Opinion Saturday

OK, I need your advice this week. Every single time we go to the coast, we talk about moving there.   Without fail, for the past decade we’ve cruised through towns on the way home wondering if this town or that one would be a good place to live. 

We love the weather.   We adore the beach.   We love the trees.  Because of our African American kids, the racial diversity in the Portland area is also very appealing.

This year we got serious.   We collected real estate brochures.   I even called one real estate agent and asked a few questions.  

We decided our ideal place would be within an hour of the ocean and within an hour of Portland, and would have a bit of land, maybe an acre, hopefully with a bit of forest or at least edging the forest. We could either build our own house, or buy a fixer-upper.  If we bought carefully, we could probably even sell what we have here, and own something free and clear there, since property values have increased tremendously around here, and we have a ton of equity.

The dilemma?  Family.  All the grandparents live near here.   Most of the aunts, uncles and cousins are within an hour of here.  

 Most of them enjoy the Oregon coast too.   In fact, in the past year or so, we’ve have two family get-togethers on the coast.   So I know people would come visit us if we moved.  

We’ve even talked about using our travel trailer as a guesthouse, and adding RV hookups on the property to make it easy for family to visit. 

 But no longer would we be able to invite the whole clan over to help us celebrate a kid’s birthday.   No more could the kids sit with grandparents in church. We’d have to find a new church.   The kids would have to make new friends. 

 It would be a big, big move.  Our kids have spent their whole lives here.  I’ve lived here since I was 16.   My husband has lived here since he was 3.

So what do you think?   Are we crazy to be thinking of letting proximity to the beach trump proximity to family?

Possibly we’d wait 10 years to do this– that is actually what we are leaning toward.   But by then some of our kids might be married and established around here, and at that point we’d be moving away from our own kids.  If we moved sooner, chances are greater that at least some of them would be Oregon people as adults too.

I would love some input on this, some clarity of thought. Some of you must have faced this dilemma.  Did you go?  Did you stay?  Did you regret it? 

I am allowing comments on this till Monday evening, and awarding the Golden Keyboard on Tuesday morning to the person whose advice makes the best sense to us.  I’m going to have my hubby help me judge, since he is wrestling with this dilemma as much as I am.   So, c’mon.   Hit me with your best thought.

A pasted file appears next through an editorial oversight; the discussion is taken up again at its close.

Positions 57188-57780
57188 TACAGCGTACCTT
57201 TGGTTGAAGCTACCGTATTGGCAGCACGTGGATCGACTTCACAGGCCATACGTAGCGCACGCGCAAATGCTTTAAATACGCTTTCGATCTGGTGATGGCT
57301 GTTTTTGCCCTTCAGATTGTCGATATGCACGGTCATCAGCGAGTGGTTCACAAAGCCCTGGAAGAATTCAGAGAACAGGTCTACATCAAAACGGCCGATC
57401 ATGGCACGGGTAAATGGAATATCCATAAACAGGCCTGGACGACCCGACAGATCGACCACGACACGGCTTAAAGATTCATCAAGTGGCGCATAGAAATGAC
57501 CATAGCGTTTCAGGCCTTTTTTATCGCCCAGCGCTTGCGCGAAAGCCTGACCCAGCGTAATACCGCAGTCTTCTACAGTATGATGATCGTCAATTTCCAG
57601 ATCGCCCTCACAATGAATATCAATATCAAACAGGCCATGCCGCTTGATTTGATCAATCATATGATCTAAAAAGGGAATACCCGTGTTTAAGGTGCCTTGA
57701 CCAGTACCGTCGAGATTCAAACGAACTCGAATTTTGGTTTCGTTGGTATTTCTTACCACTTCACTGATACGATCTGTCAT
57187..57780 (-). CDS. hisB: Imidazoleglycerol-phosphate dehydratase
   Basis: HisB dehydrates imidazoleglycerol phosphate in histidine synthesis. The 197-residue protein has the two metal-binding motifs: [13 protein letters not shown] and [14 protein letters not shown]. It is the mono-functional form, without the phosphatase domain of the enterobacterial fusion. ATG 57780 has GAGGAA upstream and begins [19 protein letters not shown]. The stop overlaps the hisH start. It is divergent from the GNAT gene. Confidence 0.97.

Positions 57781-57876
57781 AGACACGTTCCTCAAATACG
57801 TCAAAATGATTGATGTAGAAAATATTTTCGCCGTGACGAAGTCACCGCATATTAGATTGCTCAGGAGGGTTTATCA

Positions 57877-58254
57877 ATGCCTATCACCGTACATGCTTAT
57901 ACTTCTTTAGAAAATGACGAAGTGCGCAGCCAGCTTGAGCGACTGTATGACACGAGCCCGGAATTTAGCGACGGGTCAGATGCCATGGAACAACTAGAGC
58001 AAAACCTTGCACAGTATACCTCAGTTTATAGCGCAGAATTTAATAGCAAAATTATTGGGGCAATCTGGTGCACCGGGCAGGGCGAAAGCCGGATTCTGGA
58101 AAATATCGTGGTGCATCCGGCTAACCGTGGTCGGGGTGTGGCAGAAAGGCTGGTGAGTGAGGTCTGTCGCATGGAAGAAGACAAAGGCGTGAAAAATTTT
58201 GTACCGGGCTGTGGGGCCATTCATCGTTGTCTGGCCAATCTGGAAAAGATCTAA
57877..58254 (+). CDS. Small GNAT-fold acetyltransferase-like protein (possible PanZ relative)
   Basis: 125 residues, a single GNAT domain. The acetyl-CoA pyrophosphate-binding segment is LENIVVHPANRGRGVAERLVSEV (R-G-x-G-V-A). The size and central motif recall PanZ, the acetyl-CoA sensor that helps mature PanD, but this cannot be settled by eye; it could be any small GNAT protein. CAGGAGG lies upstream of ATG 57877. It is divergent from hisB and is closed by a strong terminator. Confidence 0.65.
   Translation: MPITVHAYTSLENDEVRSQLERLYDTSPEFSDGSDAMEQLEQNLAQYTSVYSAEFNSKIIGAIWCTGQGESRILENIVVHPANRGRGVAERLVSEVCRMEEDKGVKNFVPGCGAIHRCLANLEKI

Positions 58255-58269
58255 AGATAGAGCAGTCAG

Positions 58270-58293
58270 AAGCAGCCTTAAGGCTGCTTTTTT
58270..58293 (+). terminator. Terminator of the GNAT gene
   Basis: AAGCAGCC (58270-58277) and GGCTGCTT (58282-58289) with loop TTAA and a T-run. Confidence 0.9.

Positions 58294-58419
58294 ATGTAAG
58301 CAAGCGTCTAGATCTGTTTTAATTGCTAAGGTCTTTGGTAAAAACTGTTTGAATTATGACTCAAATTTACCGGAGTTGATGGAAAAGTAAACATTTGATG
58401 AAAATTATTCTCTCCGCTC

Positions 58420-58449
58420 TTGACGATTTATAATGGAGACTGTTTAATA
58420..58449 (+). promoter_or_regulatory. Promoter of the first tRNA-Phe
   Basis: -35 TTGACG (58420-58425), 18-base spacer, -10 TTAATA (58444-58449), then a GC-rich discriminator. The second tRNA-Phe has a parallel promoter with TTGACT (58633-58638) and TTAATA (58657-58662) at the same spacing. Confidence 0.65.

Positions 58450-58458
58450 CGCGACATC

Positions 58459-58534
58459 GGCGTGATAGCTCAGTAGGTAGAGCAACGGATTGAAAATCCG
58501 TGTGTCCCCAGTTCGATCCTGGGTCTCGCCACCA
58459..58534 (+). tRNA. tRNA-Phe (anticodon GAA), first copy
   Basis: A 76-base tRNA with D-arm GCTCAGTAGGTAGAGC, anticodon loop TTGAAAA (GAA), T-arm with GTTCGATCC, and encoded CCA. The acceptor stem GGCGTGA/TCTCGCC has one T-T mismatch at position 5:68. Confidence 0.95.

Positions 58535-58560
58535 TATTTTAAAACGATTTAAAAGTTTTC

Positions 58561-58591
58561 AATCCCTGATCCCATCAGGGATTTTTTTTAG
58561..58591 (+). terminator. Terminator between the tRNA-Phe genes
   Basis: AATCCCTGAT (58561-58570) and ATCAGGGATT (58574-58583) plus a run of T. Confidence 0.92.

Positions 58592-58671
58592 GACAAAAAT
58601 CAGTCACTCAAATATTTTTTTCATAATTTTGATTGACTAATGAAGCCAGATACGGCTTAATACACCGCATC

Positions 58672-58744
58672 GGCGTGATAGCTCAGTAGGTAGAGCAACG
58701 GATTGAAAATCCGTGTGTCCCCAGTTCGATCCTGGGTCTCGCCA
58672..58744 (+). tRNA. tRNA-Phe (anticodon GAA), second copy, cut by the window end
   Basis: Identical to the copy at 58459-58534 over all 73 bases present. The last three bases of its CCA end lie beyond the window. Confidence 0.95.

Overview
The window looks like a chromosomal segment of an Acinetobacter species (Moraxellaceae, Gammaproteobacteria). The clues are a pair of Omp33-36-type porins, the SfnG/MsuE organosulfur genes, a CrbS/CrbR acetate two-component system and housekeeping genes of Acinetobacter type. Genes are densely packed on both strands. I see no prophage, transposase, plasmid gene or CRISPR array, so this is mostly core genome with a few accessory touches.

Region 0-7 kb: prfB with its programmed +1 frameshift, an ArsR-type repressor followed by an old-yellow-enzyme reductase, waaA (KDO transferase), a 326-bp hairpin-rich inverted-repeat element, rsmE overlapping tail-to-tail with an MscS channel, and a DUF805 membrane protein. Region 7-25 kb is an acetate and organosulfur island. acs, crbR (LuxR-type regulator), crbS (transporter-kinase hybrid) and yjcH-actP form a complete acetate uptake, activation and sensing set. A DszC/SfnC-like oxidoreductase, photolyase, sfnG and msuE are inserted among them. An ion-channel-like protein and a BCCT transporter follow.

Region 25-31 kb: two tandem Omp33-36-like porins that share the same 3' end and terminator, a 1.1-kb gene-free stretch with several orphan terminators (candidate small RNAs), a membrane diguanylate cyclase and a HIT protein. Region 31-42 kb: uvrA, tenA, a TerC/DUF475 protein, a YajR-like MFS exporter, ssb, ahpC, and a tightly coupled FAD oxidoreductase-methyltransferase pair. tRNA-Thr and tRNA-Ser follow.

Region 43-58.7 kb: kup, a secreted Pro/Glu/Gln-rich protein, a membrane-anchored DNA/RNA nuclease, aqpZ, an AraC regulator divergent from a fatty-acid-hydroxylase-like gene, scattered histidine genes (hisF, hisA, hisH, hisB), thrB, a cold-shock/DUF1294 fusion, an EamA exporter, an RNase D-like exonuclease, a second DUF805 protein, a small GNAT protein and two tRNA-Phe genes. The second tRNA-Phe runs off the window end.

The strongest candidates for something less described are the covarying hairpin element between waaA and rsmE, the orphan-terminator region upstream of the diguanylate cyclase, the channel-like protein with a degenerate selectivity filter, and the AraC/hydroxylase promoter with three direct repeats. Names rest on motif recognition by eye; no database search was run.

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  1. Hi,

    I am not great with advice, but I can tell you what we did…

    Three weeks after our wedding we moved from central Canada to Southern California — after 7 years we have almost recovered from the culture shock. Oh, and our parents have also recovered.

    There have been times it has been hard, and times it has been great, and the good far out weighs the bad.

    My best advice is pray like crazy and seek the Lord's direction. He will show you the right thing, and He may be moving you.

    Although I do recommend staying up north as real estate all throughout the California coast is completely insane.


    P.S. we are now the happy owners of green cards, this move worked out well enough that we plan to stay…although God seems to be moving us within CA at the moment

  2. As someone who lives in Oregon (about an hour and a half from both Portland and the beach), I have to say it's a wonderful place to live. Great for gardening, horses, and lots of outdoor things to do.

  3. I'm going to take this from the grown kids standpoint: If you wait until your kids are grown and married…they may not be too happy that they won't have their parents around to help them with their children, and to be there and be loving grandparents. My husbands parents decided to move in Aug of '02 all the way to Mesa Arizona to live by their friends. Ultimately, my husband and his brothers feel that they chose their friends over their sons. Now, 4 years later, 2 of the sons are married and there are 4 grandchildren, and 1 on the way…they never see their grandchildren. They finally made it here (Illinois) to see our baby when she was 3 months old, and they could only stay for 2 days! We were so upset.

    My husband grew up knowing and visiting both sets of his grandparents regularily. He loves to tell stories about his grandfathers and his grandmother is the only one who was able to make "the best potato salad" in the world.

    I grew up going to my paternal grandparents house every weekend, and then when they moved to Texas we visited them every summer for a month. Family is very important…knowing your roots, sharing secret family recipes, listening to grandpa tell old stories
    …those are the great things. I know that helping my grandma in the kitchen, and my brother helping our grandpa in the tool shed are memories that shaped us into who we are today.

    We live 3 hours from my parents and a gazillion miles from his parents. We get to see my parents about once every 3 months. HIs parents, like I said, once a year. My children won't know their grandparents as well as my hub and I knew ours…that's sad.

    I guess my advice is this (and of course you don't have to listen to me at all!) stay put. Maybe you can purchase a condo on the coast that you could make regular trips to. Maybe you could convince eveyone to follow you out there? Probably not.